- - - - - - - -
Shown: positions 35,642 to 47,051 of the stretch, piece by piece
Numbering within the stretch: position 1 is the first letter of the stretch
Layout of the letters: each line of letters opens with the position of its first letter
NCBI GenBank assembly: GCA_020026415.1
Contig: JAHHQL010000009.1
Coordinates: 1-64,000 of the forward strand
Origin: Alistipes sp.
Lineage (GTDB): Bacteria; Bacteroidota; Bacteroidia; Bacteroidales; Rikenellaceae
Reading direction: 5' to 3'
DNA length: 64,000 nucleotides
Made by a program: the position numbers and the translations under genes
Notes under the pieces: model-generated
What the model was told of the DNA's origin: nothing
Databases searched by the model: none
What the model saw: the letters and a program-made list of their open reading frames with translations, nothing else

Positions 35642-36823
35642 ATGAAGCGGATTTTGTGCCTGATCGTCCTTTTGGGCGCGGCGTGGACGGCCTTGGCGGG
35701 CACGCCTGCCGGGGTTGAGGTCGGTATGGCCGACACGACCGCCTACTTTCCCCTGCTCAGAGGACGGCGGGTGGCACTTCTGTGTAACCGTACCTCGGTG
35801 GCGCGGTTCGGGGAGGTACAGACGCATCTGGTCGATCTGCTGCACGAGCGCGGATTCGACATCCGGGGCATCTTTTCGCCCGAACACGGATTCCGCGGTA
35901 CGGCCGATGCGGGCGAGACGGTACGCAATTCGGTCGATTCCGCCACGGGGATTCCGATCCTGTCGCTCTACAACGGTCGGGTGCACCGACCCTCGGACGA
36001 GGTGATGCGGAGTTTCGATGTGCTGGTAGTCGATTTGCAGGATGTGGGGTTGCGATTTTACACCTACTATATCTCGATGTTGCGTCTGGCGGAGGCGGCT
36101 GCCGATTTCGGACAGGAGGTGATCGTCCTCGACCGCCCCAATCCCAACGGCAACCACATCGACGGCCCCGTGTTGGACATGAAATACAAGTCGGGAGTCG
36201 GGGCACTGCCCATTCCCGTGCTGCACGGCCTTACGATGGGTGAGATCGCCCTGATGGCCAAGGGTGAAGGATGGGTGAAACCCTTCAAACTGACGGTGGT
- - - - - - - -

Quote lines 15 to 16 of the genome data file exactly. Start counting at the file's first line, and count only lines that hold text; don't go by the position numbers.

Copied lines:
What the model saw: the letters and a program-made list of their open reading frames with translations, nothing else

Positions 35642-36823